You weathered the storm that blew through your workplace when you told your employees they needed to get vaccinated. You read the stories about Delta Air, Chevron, UPS, Goldman Sachs, and other major employers that made full vaccination a condition of employment.1 Like fifty-nine percent of one thousand small business owners surveyed, you plan to sidestep future problems by hiring only vaccinated employees.2
You’ve been pleasantly surprised by the many candidates who note on their applications they’ve been vaccinated. You wonder—is it okay to ask applicants who don’t supply their vaccination status if they’ve been vaccinated? You’re not alone in your hesitancy to make job offers when you don’t know a candidate’s vaccination status. According to ResumeBuilder.com, one-third of 1250 hiring managers surveyed automatically throw out resumes that don’t indicate an applicant’s vaccination status.3
Here’s what you need to know. Although the Equal Employment Opportunity Commission (EEOC) allows employers to ask employees about their vaccination status and for proof of vaccination, the rules differ for applicants.4
When interviewing applicants, you can’t ask for medical information or make disability-related inquiries. That’s why you don’t ask job candidates “how many sick days did you take at prior jobs?” By asking, “are you vaccinated?” you might learn the applicant couldn’t get vaccinated for medical reasons or because of a sincerely held religious belief. These answers can taint your hiring decision with Americans with Disabilities Act or Title VII (Civil Rights) discrimination violations.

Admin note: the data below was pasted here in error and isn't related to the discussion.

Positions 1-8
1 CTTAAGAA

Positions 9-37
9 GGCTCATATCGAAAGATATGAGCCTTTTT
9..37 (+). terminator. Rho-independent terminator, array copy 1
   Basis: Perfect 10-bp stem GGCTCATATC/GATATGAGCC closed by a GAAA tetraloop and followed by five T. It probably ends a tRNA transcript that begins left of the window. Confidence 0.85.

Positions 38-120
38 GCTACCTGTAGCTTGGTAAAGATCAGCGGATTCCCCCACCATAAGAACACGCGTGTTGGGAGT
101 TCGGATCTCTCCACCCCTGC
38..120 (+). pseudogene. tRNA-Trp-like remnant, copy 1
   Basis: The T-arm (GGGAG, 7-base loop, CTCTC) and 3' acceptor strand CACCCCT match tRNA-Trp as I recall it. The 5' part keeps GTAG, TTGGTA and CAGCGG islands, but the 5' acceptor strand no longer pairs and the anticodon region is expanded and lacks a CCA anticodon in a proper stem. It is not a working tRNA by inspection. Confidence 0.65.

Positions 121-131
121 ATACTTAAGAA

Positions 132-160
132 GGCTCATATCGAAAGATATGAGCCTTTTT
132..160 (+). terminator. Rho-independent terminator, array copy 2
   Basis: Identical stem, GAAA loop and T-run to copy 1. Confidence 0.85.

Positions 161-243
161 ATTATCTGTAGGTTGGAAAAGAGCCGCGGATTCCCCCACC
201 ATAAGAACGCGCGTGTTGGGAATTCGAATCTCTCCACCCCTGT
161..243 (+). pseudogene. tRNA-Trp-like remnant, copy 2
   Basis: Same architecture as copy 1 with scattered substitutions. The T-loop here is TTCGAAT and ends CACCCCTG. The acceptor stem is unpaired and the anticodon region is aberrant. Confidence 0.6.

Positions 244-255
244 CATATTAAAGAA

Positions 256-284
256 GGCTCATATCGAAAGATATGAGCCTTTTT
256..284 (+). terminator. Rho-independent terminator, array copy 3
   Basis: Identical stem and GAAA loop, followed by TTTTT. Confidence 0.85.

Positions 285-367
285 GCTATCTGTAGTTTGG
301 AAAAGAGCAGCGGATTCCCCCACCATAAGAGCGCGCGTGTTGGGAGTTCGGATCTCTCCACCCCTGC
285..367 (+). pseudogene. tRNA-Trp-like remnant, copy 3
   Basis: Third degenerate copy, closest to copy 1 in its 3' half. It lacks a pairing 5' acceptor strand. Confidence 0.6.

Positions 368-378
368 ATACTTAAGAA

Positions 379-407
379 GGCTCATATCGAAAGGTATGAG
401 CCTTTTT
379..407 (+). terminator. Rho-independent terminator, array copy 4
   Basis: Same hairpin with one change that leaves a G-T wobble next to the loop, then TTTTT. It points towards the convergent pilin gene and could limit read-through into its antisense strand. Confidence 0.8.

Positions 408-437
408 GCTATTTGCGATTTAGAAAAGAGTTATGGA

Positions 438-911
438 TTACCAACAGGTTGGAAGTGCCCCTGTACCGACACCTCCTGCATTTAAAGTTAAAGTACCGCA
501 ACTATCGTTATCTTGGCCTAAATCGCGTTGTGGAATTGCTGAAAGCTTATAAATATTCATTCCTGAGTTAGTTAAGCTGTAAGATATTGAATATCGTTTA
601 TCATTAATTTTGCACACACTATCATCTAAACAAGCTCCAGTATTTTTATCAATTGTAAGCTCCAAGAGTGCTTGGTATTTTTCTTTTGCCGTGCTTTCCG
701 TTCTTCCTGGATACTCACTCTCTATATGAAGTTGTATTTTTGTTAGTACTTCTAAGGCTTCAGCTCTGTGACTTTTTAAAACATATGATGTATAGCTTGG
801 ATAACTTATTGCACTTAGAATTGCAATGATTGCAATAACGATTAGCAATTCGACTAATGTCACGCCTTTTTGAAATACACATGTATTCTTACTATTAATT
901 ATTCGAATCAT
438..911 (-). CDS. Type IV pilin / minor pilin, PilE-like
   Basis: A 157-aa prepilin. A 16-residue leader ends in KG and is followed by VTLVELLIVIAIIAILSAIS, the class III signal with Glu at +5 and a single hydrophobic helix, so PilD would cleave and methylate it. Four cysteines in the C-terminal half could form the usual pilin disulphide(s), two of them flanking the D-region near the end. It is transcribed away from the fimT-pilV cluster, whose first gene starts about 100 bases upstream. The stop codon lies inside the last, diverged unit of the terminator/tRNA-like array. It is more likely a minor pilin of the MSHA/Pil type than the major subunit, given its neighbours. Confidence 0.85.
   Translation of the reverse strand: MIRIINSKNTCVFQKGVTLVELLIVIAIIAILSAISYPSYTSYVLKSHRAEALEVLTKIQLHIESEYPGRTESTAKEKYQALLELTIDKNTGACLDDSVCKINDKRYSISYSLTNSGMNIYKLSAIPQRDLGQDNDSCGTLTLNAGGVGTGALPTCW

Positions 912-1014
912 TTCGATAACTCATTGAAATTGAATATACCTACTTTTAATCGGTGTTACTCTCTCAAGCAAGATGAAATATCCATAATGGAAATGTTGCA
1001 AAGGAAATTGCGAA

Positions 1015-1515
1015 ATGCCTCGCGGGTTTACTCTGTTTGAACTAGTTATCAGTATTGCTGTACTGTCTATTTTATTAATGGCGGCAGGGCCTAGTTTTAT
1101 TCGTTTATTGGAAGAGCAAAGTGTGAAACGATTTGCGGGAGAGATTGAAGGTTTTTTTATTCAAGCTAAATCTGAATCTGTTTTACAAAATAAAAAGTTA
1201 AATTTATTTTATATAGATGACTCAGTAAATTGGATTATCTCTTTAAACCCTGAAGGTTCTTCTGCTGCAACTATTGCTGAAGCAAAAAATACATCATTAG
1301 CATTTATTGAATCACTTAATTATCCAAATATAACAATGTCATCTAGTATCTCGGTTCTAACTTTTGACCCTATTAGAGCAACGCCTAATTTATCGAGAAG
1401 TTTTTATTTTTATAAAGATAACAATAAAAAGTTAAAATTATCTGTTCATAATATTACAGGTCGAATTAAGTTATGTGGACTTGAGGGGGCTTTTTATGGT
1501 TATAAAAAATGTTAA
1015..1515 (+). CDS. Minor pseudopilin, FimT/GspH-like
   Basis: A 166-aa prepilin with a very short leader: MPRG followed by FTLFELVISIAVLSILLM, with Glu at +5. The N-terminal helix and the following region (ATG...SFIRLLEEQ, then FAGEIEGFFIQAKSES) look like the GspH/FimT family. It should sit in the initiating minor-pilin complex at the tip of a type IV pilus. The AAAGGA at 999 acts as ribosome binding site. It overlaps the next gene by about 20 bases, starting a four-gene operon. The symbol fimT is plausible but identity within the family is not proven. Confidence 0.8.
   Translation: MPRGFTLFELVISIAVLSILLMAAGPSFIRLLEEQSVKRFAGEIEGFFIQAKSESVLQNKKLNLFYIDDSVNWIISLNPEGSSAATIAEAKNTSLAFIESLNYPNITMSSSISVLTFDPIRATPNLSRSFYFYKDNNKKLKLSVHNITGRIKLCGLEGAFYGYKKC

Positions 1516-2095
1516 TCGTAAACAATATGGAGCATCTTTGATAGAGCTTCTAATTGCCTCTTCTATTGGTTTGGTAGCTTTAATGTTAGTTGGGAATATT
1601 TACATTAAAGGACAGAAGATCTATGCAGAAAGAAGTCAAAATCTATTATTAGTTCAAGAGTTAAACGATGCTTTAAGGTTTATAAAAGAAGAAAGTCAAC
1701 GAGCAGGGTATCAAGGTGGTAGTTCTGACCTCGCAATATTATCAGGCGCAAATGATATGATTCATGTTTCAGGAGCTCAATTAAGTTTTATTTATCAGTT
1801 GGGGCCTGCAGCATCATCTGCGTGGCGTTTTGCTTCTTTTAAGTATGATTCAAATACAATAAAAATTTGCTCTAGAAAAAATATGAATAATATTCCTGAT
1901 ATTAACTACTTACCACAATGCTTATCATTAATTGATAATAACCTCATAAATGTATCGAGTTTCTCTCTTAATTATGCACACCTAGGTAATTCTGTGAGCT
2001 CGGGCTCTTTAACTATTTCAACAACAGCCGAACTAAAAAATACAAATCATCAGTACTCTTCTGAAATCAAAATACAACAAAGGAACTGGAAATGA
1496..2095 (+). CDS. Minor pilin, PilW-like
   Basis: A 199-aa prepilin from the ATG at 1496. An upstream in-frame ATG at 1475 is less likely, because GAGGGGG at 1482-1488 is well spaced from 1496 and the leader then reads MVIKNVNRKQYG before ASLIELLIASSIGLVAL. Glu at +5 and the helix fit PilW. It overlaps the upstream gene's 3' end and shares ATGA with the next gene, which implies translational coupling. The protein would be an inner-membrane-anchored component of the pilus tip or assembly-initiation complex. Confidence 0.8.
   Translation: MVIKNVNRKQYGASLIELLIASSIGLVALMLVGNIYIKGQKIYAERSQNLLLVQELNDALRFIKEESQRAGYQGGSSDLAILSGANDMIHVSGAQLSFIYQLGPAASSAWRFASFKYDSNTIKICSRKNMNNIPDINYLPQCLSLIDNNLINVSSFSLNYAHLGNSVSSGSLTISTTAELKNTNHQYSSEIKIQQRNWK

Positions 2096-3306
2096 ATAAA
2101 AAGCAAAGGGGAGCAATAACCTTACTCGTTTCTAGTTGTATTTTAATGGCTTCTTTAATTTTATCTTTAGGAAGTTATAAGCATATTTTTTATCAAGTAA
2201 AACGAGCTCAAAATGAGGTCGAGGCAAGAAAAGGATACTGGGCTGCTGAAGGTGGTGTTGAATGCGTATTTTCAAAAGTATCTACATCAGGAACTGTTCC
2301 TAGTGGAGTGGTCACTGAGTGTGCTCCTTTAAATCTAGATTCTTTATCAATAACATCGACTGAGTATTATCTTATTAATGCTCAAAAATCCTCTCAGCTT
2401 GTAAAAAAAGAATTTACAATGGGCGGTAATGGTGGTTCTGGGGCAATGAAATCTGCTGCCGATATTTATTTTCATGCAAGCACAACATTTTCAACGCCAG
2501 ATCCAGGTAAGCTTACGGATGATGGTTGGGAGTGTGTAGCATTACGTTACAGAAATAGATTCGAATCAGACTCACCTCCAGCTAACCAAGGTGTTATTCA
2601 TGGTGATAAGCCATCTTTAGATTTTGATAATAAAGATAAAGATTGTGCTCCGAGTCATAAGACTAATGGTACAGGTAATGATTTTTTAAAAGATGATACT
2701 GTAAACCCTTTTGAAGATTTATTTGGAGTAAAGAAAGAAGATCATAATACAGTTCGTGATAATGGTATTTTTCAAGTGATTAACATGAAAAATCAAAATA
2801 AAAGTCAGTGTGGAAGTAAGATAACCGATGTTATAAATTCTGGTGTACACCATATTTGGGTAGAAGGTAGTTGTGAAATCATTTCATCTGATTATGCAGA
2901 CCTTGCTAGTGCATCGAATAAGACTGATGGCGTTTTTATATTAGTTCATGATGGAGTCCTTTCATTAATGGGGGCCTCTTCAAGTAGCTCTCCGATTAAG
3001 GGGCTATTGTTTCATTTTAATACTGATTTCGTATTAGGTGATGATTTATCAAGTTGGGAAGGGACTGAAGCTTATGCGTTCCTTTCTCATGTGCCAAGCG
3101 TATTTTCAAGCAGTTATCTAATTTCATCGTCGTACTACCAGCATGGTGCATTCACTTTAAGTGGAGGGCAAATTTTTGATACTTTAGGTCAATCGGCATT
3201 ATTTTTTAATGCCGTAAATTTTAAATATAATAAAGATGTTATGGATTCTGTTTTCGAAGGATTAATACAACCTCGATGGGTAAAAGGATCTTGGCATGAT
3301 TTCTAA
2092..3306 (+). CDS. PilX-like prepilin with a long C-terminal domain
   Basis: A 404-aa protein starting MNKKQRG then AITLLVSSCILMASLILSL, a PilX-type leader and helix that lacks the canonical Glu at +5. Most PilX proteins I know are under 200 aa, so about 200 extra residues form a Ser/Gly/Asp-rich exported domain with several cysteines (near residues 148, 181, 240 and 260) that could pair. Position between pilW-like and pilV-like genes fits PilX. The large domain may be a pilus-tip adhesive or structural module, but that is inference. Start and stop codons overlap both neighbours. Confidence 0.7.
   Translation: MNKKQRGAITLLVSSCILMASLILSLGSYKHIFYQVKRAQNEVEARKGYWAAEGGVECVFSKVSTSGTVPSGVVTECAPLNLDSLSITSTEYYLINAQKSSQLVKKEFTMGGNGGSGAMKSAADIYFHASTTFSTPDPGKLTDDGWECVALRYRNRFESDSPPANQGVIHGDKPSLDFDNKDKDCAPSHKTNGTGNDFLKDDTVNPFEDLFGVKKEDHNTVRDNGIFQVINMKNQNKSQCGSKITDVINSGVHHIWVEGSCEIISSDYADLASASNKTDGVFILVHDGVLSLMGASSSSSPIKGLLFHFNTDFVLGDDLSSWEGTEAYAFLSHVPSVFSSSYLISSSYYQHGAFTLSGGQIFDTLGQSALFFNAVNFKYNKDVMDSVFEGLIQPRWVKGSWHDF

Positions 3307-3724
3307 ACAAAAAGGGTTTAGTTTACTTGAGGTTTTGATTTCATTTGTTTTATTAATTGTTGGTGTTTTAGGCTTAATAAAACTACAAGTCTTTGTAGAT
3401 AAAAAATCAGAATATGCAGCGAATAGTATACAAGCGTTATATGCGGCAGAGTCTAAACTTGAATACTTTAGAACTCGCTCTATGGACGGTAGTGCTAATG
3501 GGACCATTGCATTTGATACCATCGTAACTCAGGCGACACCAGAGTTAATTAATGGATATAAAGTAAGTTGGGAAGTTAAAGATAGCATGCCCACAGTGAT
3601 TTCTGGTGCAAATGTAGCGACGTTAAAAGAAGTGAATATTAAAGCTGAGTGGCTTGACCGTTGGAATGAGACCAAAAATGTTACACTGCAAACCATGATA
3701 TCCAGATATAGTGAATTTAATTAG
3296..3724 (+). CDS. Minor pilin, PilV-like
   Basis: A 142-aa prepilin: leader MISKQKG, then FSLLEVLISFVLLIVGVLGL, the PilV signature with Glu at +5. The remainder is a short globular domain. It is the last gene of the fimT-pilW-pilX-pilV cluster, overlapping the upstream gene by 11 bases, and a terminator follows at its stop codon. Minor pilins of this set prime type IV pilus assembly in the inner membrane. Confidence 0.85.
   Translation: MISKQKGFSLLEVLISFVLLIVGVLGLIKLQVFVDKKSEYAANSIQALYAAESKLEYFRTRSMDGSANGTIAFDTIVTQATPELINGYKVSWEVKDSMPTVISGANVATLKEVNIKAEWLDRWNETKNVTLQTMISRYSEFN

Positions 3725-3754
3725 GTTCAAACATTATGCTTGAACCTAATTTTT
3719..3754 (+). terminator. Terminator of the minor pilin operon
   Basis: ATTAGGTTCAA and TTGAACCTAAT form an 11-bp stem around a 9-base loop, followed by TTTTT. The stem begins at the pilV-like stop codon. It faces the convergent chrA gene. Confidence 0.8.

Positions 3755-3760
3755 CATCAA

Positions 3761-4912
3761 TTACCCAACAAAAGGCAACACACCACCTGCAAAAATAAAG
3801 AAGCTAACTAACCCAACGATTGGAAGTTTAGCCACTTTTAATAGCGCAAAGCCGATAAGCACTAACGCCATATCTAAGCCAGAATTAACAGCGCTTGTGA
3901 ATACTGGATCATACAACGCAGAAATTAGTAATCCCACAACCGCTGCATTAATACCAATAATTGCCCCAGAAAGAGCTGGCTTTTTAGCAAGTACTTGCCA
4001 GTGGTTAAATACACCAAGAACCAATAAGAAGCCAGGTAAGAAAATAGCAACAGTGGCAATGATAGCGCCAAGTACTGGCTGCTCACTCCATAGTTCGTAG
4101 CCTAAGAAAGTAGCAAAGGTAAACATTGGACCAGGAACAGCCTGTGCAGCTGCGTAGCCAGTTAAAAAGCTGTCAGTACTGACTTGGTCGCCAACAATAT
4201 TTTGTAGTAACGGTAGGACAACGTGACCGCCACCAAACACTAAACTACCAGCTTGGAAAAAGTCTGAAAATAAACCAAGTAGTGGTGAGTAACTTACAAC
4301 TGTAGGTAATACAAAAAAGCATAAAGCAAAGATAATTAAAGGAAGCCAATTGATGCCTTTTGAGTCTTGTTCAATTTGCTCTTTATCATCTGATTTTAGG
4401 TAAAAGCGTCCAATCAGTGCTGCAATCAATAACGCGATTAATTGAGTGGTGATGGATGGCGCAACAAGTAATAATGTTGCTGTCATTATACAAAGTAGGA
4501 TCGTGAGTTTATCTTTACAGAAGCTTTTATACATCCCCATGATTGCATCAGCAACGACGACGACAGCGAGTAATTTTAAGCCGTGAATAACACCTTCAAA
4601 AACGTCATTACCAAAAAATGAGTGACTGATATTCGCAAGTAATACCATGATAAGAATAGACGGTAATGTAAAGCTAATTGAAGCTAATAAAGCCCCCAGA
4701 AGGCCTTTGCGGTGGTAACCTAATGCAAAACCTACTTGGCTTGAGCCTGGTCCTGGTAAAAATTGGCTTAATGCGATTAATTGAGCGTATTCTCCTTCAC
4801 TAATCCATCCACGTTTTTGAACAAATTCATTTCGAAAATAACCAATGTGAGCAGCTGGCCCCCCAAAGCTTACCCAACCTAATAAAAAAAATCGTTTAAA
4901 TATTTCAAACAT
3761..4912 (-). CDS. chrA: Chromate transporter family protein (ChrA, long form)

This picture changes when your applicants voluntarily disclose their vaccination status, as long as you don’t require or request them to do so and fairly consider candidates who don’t voluntarily disclose their vaccination status.
As an employer, you have two workarounds if you want a fully vaccinated workforce, outside of those with legally protected exemptions. If you require all employees to be vaccinated, post a notice on your application sites informing applicants you require employees to be vaccinated with exceptions only as required by law. This allows applicants who don’t want to get vaccinated to not waste their or your time.
Once you make a conditional job offer the picture changes again. During this post-offer stage, you can ask if the applicant has been vaccinated against COVID or intends to do so, or if not, whether reasonable accommodations would be appropriate. Depending on the job for which you’re hiring, you can ask other medical questions if your questions are job related and consistent with business necessity or related to a voluntary wellness program. You can even send your conditional hire for a physical exam if the job duties require a certain level of fitness and you require this of all applicants for specific job categories.
Yes, this means you may need to make post-conditional hire decisions. Once you ask your conditional hires if they have been vaccinated against COVID-19, or where they are in the process of getting vaccinated, you can take appropriate action whether that’s reasonable accommodation, paid or unpaid administrative leave or termination.4
The vaccination issue—it’s a minefield for employers, employees, and applicants. Exercise caution with questions that might detonate your hiring process.
If you liked the factual approach in this article, you might like the strategies-full Managing for Accountability: A Business Leader’s Toolbox I wrote, now available on Amazon (where it has 7 five-star reviews, https://bit.ly/3CTFTKV
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